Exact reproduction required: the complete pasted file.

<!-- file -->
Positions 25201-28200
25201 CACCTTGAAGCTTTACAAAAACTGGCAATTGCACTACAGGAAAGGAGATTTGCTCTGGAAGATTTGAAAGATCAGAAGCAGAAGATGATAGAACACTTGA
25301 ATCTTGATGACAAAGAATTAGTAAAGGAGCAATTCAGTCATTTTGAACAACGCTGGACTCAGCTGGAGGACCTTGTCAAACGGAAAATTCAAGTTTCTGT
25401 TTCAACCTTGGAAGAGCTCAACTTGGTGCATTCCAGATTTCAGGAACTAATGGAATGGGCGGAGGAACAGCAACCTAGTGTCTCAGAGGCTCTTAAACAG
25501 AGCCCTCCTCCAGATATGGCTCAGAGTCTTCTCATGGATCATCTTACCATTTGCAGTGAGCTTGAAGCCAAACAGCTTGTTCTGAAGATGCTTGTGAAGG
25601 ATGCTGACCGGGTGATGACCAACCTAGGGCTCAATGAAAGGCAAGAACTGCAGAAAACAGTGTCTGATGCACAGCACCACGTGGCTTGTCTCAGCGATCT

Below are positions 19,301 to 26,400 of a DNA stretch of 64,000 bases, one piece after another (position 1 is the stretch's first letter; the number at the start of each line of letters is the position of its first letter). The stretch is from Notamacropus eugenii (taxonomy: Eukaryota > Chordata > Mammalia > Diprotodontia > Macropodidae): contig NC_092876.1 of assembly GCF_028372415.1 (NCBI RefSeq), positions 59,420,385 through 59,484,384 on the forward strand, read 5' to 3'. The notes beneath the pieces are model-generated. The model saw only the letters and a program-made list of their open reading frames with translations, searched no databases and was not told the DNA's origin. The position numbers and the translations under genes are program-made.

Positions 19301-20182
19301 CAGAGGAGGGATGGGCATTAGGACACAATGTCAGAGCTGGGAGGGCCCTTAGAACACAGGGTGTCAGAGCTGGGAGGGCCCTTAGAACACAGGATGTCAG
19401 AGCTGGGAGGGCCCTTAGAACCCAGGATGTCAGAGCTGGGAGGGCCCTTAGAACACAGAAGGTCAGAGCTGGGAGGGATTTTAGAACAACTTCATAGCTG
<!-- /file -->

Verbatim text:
Positions 25201-28200
25201 CACCTTGAAGCTTTACAAAAACTGGCAATTGCACTACAGGAAAGGAGATTTGCTCTGGAAGATTTGAAAGATCAGAAGCAGAAGATGATAGAACACTTGA
25301 ATCTTGATGACAAAGAATTAGTAAAGGAGCAATTCAGTCATTTTGAACAACGCTGGACTCAGCTGGAGGACCTTGTCAAACGGAAAATTCAAGTTTCTGT
25401 TTCAACCTTGGAAGAGCTCAACTTGGTGCATTCCAGATTTCAGGAACTAATGGAATGGGCGGAGGAACAGCAACCTAGTGTCTCAGAGGCTCTTAAACAG
25501 AGCCCTCCTCCAGATATGGCTCAGAGTCTTCTCATGGATCATCTTACCATTTGCAGTGAGCTTGAAGCCAAACAGCTTGTTCTGAAGATGCTTGTGAAGG
25601 ATGCTGACCGGGTGATGACCAACCTAGGGCTCAATGAAAGGCAAGAACTGCAGAAAACAGTGTCTGATGCACAGCACCACGTGGCTTGTCTCAGCGATCT

Below are positions 19,301 to 26,400 of a DNA stretch of 64,000 bases, one piece after another (position 1 is the stretch's first letter; the number at the start of each line of letters is the position of its first letter). The stretch is from Notamacropus eugenii (taxonomy: Eukaryota > Chordata > Mammalia > Diprotodontia > Macropodidae): contig NC_092876.1 of assembly GCF_028372415.1 (NCBI RefSeq), positions 59,420,385 through 59,484,384 on the forward strand, read 5' to 3'. The notes beneath the pieces are model-generated. The model saw only the letters and a program-made list of their open reading frames with translations, searched no databases and was not told the DNA's origin. The position numbers and the translations under genes are program-made.

Positions 19301-20182
19301 CAGAGGAGGGATGGGCATTAGGACACAATGTCAGAGCTGGGAGGGCCCTTAGAACACAGGGTGTCAGAGCTGGGAGGGCCCTTAGAACACAGGATGTCAG
19401 AGCTGGGAGGGCCCTTAGAACCCAGGATGTCAGAGCTGGGAGGGCCCTTAGAACACAGAAGGTCAGAGCTGGGAGGGATTTTAGAACAACTTCATAGCTG